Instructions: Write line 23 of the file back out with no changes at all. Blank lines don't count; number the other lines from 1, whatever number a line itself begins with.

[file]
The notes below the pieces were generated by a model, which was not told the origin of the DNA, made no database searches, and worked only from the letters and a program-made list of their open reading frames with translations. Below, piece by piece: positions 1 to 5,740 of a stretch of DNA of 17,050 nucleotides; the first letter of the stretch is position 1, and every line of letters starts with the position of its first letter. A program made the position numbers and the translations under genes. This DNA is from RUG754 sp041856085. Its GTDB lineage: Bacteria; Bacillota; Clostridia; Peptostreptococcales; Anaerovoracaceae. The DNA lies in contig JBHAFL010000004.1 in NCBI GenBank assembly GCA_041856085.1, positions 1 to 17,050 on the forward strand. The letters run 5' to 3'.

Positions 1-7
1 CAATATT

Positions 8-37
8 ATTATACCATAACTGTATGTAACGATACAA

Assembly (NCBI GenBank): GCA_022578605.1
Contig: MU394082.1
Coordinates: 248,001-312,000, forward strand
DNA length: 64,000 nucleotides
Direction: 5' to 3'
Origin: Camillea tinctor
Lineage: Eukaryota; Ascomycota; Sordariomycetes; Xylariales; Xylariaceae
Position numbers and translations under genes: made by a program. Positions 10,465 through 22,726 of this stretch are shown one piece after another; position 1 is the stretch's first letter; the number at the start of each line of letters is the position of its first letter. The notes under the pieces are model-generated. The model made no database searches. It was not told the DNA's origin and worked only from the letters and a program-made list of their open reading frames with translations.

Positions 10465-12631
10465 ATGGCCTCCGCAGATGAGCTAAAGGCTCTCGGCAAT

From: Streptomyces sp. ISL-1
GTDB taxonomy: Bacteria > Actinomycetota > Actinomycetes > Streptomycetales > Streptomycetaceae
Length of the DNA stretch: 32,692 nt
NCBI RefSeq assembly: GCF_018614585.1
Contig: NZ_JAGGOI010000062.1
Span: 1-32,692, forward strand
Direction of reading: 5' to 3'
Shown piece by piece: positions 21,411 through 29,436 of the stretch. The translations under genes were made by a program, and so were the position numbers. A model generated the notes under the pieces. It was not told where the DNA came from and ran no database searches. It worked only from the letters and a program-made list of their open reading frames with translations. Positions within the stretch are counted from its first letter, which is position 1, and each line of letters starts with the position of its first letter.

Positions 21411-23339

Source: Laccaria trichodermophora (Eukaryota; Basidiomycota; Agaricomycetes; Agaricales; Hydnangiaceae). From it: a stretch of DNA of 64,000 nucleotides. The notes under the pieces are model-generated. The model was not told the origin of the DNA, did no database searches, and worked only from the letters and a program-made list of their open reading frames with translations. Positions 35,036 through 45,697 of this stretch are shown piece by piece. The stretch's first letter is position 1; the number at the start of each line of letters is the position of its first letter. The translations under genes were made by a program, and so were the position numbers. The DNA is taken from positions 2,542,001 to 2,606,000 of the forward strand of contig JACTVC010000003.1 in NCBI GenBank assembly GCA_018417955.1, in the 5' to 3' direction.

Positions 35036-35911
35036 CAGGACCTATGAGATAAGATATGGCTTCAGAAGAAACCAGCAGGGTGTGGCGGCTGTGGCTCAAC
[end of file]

Shown piece by piece: positions 21,411 through 29,436 of the stretch. The translations under genes were made by a program, and so were the position numbers. A model generated the notes under the pieces. It was not told where the DNA came from and ran no database searches. It worked only from the letters and a program-made list of their open reading frames with translations. Positions within the stretch are counted from its first letter, which is position 1, and each line of letters starts with the position of its first letter.